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Interesting contrast where some 2nd hand info is acted on, some isn’t.

Compare the 2 situations.

First, you have the Afghan detainees situation, where reports came from the Red Cross, other international organizations, even our own troops, and sent along to the relevant military and government authorities in Canada – concerned that we were turning Afghan detainees over to the Afghanistan authorities (particularly their police/intelligence force – the NDS), and there was good reason to believe they were getting tortured. What was the Conservative Government’s reaction? We heard for months and months and months in the House of Commons how “no credible evidence” existed (never mind that in international law, one merely needs to have suspicion of prisoners being tortured when turned over to a 3rd party, and still be in violation of it if they continue to turn over prisoners), until finally there WAS a proven case, and the government had to swiftly backtrack. They were literally forced to concede they were wrong.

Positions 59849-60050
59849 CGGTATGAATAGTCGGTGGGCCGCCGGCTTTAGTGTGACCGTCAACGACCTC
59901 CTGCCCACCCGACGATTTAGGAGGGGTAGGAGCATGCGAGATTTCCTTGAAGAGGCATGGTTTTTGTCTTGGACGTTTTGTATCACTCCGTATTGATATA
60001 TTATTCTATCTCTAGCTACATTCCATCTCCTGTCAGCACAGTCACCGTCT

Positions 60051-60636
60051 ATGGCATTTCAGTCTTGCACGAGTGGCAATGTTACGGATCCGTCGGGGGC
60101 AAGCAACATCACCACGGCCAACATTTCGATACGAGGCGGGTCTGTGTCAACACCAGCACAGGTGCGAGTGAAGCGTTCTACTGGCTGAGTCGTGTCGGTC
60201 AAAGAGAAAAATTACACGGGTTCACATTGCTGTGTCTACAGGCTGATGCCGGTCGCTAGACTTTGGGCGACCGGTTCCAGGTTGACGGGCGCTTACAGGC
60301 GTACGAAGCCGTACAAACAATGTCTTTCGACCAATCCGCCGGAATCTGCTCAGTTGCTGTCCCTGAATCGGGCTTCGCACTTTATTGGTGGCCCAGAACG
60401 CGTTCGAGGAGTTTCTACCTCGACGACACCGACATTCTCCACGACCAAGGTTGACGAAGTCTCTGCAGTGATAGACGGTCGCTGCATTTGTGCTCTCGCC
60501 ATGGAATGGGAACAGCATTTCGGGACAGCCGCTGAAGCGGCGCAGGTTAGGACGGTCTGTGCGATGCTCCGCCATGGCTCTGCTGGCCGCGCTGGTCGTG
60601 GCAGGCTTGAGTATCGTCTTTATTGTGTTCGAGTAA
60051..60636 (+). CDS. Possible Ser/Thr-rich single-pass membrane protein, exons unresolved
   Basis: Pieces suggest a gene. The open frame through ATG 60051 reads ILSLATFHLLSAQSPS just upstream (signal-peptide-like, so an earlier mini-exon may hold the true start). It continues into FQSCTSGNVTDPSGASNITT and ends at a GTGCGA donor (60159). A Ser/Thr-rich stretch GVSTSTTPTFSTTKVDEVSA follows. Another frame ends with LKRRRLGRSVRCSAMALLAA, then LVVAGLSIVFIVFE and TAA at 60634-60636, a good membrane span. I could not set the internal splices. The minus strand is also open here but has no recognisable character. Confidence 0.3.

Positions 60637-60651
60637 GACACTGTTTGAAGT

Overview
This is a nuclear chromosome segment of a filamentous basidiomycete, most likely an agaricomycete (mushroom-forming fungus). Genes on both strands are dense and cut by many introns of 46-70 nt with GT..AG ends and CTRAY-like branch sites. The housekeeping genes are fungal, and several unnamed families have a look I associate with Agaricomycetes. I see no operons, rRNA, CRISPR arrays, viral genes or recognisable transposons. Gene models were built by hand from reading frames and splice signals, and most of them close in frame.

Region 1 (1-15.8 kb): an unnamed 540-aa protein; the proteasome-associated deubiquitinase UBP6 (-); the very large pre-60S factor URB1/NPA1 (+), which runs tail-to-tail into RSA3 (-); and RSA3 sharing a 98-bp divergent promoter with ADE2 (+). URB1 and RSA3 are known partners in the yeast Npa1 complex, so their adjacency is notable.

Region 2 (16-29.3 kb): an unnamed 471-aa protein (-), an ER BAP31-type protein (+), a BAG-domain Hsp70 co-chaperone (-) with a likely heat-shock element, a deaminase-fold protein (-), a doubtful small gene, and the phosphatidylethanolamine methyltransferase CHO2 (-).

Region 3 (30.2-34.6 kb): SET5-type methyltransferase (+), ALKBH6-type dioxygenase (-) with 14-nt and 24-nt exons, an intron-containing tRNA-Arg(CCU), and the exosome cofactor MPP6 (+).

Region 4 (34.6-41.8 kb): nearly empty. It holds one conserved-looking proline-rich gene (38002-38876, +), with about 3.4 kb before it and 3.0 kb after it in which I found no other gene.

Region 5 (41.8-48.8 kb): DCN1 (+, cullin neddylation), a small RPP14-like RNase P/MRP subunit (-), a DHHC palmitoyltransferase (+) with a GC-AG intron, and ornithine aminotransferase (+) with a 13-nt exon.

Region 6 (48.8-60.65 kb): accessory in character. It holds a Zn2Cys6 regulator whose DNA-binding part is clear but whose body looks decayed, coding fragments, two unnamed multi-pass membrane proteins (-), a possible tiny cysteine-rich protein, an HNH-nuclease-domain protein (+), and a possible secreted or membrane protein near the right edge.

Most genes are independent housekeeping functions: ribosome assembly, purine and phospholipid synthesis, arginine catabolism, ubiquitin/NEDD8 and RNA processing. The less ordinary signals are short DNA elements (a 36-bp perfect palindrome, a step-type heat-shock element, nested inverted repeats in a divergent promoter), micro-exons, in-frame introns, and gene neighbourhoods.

Compare it to the Helena Guergis situation and see the difference:

Prime Minister Stephen Harper was acting on a tip from a third party when he decided to boot his embattled former junior minister from caucus and refer unnamed allegations to the ethics commissioner and police… “For six long weeks this prime minister has stood up and said she is doing a great job and then, hey presto, from Thursday night till Friday morning, he calls in the RCMP,” Liberal Leader Michael Ignatieff said in the House of Commons. “Why?”

A senior government official said later that the prime minister’s office acted on “serious and credible allegations” though he stressed the information was secondhand.

Harper acted pretty quickly on “second-hand information” in THAT scenario, didn’t he? Just saying.

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